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Index > Compiler Internals > label vs virtual directive

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BiDark



Joined: 22 Jun 2003
Posts: 109
Location: .th
BiDark
which is consumes more cpu time to finish the job (when the labels is fit in range). for example


Code:
  label a dword at ...

  and

  virtual at ... 
    a dd ?
  end virtual
    


which one?
Post 30 Nov 2003, 10:01
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vid
Verbosity in development


Joined: 05 Sep 2003
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vid
i am not provalov so maybe i am wrong, but label-at only defines displaced label, while second thing starts, virtual section, defines displaced label too (displaced by argument of virtual), defines virtual data, and end virtual section.

btw: privalov: how did you do 'load' directive. Is whole virtual section compiled to some other buffer from where it is loaded, or is memory area which should be loaded marked somehow and assembled in next step or how?
Post 30 Nov 2003, 11:51
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BiDark



Joined: 22 Jun 2003
Posts: 109
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BiDark
Thx.
Post 02 Dec 2003, 02:17
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Tomasz Grysztar



Joined: 16 Jun 2003
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Tomasz Grysztar
"virtual" itself only changes the addressings for the following code, as it would the "org" do, and code is assembled normally until the "end virtual" is reached - then assembler moves code generation pointer back to the state at which it was when the "virtual" block was started - so it data will be overwritten by the new, real code.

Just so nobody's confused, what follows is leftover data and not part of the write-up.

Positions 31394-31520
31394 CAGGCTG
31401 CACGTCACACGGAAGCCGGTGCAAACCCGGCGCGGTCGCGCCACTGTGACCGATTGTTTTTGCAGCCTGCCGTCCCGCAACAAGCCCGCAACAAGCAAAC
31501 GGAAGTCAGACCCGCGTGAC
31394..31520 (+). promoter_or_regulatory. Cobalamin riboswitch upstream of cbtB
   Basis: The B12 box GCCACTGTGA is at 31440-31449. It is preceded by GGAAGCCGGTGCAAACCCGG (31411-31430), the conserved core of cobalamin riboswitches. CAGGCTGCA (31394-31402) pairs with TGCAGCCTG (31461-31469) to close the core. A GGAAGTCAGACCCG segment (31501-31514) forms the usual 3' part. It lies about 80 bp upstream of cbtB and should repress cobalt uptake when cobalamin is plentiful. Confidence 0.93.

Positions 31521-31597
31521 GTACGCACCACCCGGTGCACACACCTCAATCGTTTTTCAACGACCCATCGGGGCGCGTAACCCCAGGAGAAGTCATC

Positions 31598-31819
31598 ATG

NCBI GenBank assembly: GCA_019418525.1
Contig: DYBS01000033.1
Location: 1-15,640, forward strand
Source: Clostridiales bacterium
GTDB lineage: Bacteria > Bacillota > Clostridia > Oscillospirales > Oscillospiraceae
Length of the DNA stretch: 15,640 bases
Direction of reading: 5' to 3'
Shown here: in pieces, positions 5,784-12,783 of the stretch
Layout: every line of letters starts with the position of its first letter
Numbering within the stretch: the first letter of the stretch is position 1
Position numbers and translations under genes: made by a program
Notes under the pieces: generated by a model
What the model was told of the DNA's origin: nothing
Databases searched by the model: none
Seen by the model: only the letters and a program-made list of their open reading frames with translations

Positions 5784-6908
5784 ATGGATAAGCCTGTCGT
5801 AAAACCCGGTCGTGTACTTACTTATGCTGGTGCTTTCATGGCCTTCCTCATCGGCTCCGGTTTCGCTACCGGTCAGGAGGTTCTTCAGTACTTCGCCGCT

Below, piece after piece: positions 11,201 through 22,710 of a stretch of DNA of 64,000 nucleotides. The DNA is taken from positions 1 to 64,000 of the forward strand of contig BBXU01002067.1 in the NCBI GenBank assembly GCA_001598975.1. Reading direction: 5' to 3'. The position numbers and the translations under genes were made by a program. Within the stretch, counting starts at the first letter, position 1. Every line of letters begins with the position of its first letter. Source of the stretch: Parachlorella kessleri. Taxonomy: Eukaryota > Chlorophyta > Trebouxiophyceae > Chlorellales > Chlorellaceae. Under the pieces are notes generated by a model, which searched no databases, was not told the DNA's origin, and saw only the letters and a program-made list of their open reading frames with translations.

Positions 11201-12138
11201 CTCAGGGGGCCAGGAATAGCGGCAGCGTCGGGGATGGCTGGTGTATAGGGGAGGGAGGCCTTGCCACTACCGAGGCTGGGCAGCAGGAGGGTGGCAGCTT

And "load" directive allows you to load from addresses from what I called "current addressing space", that is from the area beginning at the last addressings change, like "org", "virtual", "section", etc.
Post 02 Dec 2003, 09:14
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vid
Verbosity in development


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vid
smart Idea
but what about virtual at ebx? Can you also do "label name at ebx"?
Post 02 Dec 2003, 10:33
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Tomasz Grysztar



Joined: 16 Jun 2003
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Tomasz Grysztar
Yes. Why don't you just try? Wink
Post 02 Dec 2003, 11:33
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vid
Verbosity in development


Joined: 05 Sep 2003
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vid
it is easier to ask, you know... Embarassed

i am just curious how you made it. I can imagine you can remember offset for each label - of course - but how can you remember value like 4*ebx + eax + 3? I just find it quite more dificult, so i wasnt sure.
Post 02 Dec 2003, 17:56
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Tomasz Grysztar



Joined: 16 Jun 2003
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Location: Kraków, Poland
Tomasz Grysztar
OK, perhaps you'll have to wait long for it to be covered in the official fasm internals documentation, so here is a little gift - the structure of fasm's symbol entry (this is the 24-byte data structure used commonly for all labels, numerical constants and segments):
Code:
Offset     Size    Description

    +0    qword    value of symbol (signed)
    +8    word     flags, any combination of the following values:
                     1 - symbol was defined
                     2 - symbol can be redefined (set only for symbols
                          defined with "=")
                     4 - symbol was redefined (when set, no forward
                          references to this symbol are allowed)
                     8 - symbol was used
                     10h - symbol was checked for being used
                            with prediction in current pass
                     20h - result of last predicted check for being used
                     40h - symbol was checked for being defined